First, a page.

Thomas: Community needs and patient lives guide every decision I make. This has always been my mantra, and it will continue to be my focus at Sutter. The priority of our community work needs to focus on preventing disease and making our communities healthier. I look forward to building on the momentum at Sutter in key areas such health equity, medical research, digital health and innovation.

These were also focus areas for me when I was at Ochsner. On the health equity front, partnerships like our work with Xavier University – a leading educator in Louisiana and the third-ranked HBCU in the nation – helped expand access to care, provide additional funding to local health facilities and advance medical education.

Sutter exists as a not-for-profit organization to improve the health and wellness of the communities we serve. A critical part of our future success is the role we play as a catalyst in bringing organizations together to build wellness initiatives. Looking across all the counties in Northern California that Sutter serves, there is a rich diversity of communities. I’m looking forward to getting to know the unique qualities and composition of each of them, so we can build an engagement strategy that addresses these diverse needs.

Vitals: You’ve helped lead Ochsner Health through an extraordinary set of challenges from natural disasters to a pandemic. What lessons have you learned that you’ll bring to Sutter Health?

Thomas: Managing a crisis is a test of leadership at all levels. The past few years have been extraordinary for everyone in the healthcare sector and beyond, and I deeply admired the role Sutter played serving the community during this time. At Ochsner, we weathered challenges from COVID-19 to hurricane seasons. I’m proud of how the team navigated the pandemic, caring for more than 40%of Louisiana’s COVID-19 patients and delivering more testing and vaccinations than any other health system in the state.

An unfortunate reality is that we’re making this announcement during wildfire season in California and hurricane season in Louisiana. Natural disasters bring their own set of unique challenges, and you quickly learn the importance of leadership, teamwork and the ability to make good decisions. Ochsner was one of the few hospitals in New Orleans to remain open during Hurricane Katrina, and it was a team effort to keep things running and ensure patients could still receive high-quality care, while supporting the organization’s frontline workers. My team prepared for eight hurricanes from 2020-2021, including the devastating impact of Hurricane Ida last year. In the face of these challenges, it’s always important to look back, learn and evolve.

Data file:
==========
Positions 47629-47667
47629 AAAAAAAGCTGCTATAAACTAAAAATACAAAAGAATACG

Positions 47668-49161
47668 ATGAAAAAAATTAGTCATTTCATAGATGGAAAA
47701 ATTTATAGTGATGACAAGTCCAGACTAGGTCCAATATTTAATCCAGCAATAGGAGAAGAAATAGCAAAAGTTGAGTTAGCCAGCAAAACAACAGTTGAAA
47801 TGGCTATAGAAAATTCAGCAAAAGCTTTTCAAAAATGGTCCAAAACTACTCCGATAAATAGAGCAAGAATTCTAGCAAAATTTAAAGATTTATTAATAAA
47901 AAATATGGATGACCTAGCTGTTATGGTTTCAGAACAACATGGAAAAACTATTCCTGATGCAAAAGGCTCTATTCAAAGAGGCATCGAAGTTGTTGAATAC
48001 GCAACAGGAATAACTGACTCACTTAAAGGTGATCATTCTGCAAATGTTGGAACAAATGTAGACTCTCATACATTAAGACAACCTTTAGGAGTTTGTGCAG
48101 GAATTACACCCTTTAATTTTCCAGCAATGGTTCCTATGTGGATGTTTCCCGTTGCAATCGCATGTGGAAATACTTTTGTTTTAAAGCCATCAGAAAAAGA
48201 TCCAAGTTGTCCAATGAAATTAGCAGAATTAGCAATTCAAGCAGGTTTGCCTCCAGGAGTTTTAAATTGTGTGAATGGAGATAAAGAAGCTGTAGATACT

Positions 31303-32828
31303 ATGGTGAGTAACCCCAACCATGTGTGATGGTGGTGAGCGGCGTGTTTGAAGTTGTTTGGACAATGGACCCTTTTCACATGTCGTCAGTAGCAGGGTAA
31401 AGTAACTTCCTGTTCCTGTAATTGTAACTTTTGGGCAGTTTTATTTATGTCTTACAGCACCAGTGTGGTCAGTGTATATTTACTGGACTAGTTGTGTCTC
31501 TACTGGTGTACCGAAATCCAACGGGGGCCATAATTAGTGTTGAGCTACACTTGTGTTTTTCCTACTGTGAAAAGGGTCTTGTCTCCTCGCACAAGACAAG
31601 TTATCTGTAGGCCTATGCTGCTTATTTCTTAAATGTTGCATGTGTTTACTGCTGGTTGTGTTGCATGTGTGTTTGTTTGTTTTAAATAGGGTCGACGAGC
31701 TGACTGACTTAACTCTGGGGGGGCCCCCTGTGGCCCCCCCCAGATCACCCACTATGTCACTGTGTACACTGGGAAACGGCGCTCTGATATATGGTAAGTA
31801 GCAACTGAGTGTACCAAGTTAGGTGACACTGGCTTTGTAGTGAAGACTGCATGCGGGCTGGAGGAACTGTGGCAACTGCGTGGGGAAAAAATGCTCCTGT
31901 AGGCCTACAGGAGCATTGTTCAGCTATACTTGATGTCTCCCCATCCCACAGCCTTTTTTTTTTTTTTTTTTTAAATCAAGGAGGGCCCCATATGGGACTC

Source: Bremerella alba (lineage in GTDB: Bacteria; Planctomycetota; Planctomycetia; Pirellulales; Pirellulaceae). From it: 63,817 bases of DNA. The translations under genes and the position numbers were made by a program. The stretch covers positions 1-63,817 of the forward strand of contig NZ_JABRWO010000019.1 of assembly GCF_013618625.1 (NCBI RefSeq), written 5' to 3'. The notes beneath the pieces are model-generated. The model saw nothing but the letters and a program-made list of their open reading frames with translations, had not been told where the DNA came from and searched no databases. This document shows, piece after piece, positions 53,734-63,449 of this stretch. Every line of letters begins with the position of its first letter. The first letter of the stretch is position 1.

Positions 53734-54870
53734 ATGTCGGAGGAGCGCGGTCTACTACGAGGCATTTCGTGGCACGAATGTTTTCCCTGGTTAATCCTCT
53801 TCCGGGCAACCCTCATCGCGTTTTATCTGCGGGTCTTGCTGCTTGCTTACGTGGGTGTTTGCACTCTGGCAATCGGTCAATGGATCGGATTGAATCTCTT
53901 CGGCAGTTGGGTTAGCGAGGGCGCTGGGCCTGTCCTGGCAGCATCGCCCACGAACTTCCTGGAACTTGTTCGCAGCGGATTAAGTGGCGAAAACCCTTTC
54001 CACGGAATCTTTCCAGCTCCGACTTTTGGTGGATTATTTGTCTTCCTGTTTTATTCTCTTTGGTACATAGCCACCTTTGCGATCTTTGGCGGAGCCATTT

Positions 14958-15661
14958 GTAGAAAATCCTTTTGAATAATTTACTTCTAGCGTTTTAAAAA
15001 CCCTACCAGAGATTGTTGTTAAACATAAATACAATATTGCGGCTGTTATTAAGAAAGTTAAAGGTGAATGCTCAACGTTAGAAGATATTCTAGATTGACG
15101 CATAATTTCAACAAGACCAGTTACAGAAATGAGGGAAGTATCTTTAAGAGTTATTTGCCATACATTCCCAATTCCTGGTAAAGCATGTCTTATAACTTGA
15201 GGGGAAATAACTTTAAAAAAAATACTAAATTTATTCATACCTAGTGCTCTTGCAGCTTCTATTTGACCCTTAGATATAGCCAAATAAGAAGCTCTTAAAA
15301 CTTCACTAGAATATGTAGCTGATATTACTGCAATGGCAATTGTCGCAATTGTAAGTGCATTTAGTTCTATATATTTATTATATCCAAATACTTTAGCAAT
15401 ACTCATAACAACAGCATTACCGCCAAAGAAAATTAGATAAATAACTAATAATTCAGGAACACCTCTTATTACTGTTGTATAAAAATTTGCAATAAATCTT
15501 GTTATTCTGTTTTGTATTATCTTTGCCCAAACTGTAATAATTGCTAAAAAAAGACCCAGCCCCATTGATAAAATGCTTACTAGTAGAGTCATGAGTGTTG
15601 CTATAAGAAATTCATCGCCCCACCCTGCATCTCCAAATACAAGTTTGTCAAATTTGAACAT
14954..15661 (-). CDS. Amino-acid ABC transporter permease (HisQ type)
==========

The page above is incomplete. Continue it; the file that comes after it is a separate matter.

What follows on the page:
I trace resilience back to strong leadership programs. When the chips are down, you bet on your people, period. I believe at the core you’ve got to develop and prepare your people to be effective at all times. Whether it’s a natural disaster or dealing with the ever-evolving healthcare landscape, it’s about making sure teams have built the skills and confidence, so they are able to navigate in the best possible way during challenging times. Setting clear direction and fostering mutual trust are essential.

Vitals: What do you do when you’re not leading a healthcare organization?

Thomas: Great question. I consider myself a lifelong learner and curious person at heart. I believe I can learn something from anyone. And especially in the early days, I’ll be learning from the teams across Sutter Health.

When I’m not at work, you’ll likely find me reading – I’m an avid reader and am always looking for recommendations. I enjoy books of all types, from fiction to self-development books on how to be a better leader. My favorites are Stillness is the Key by Ryan Holiday, Leading with Gratitude: Eight Leadership Practices for Extraordinary Business Results by Adrian Gostick and Chester Elton, The Traveler’s Gift by Andy Andrews, and Deep Purpose by Ranjay Gulati. I’ve learned some incredibly valuable skills from these books that I’ve carried with me across different parts of my life, like the importance of journaling – it slows down the mind and allows you to ask yourself tough questions. I’ve also learned the importance of having a routine and a system for tackling new challenges.

Health and wellbeing are a critical aspect of maintaining that daily routine and are important to me. I am disciplined when it comes to exercise. You’ll find me cycling or swimming almost every day. I grew up in a small town in Vermont and being out in nature has always been a part of me. I can’t wait to explore the trails, lakes, rivers and parks in Northern California.

Above all, I cherish my family. Moving to the West Coast will give me a chance to be closer to my daughter, who lives in Seattle where she is working on her master’s degree in social work and hopes to pursue a career in youth mental health. I also remain very connected with my family and the community back in Vermont, as well as my family and the community that I have built in New Orleans. At the end of the day, the reason healthcare systems exist is to help families and our communities, and I can’t wait to join Sutter very soon, to do exactly that.

Learn more about Warner Thomas:

Learn Five Things to Know About Sutter’s Next CEO

Read Warner Thomas’ Bio

Watch a Sit-Down Video